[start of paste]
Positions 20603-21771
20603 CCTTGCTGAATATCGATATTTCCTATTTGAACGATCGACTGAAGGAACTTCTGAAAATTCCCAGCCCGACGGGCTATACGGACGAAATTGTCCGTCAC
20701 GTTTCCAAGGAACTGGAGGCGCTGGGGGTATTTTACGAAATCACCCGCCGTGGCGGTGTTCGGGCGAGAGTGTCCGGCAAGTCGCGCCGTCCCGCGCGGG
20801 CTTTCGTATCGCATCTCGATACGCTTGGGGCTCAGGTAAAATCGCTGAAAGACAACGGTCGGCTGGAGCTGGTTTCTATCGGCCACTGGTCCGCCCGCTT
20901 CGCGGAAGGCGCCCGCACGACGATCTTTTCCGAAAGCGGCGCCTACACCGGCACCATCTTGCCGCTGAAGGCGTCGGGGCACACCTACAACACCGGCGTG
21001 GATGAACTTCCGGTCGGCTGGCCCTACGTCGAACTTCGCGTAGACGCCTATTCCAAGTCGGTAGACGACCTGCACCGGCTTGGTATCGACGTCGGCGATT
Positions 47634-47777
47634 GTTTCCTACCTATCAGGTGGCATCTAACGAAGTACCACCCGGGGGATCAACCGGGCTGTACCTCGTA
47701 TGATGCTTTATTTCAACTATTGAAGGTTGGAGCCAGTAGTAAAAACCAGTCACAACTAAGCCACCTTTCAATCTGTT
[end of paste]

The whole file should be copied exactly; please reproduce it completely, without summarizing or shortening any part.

Positions 20603-21771
20603 CCTTGCTGAATATCGATATTTCCTATTTGAACGATCGACTGAAGGAACTTCTGAAAATTCCCAGCCCGACGGGCTATACGGACGAAATTGTCCGTCAC
20701 GTTTCCAAGGAACTGGAGGCGCTGGGGGTATTTTACGAAATCACCCGCCGTGGCGGTGTTCGGGCGAGAGTGTCCGGCAAGTCGCGCCGTCCCGCGCGGG
20801 CTTTCGTATCGCATCTCGATACGCTTGGGGCTCAGGTAAAATCGCTGAAAGACAACGGTCGGCTGGAGCTGGTTTCTATCGGCCACTGGTCCGCCCGCTT
20901 CGCGGAAGGCGCCCGCACGACGATCTTTTCCGAAAGCGGCGCCTACACCGGCACCATCTTGCCGCTGAAGGCGTCGGGGCACACCTACAACACCGGCGTG
21001 GATGAACTTCCGGTCGGCTGGCCCTACGTCGAACTTCGCGTAGACGCCTATTCCAAGTCGGTAGACGACCTGCACCGGCTTGGTATCGACGTCGGCGATT
Positions 47634-47777
47634 GTTTCCTACCTATCAGGTGGCATCTAACGAAGTACCACCCGGGGGATCAACCGGGCTGTACCTCGTA
47701 TGATGCTTTATTTCAACTATTGAAGGTTGGAGCCAGTAGTAAAAACCAGTCACAACTAAGCCACCTTTCAATCTGTT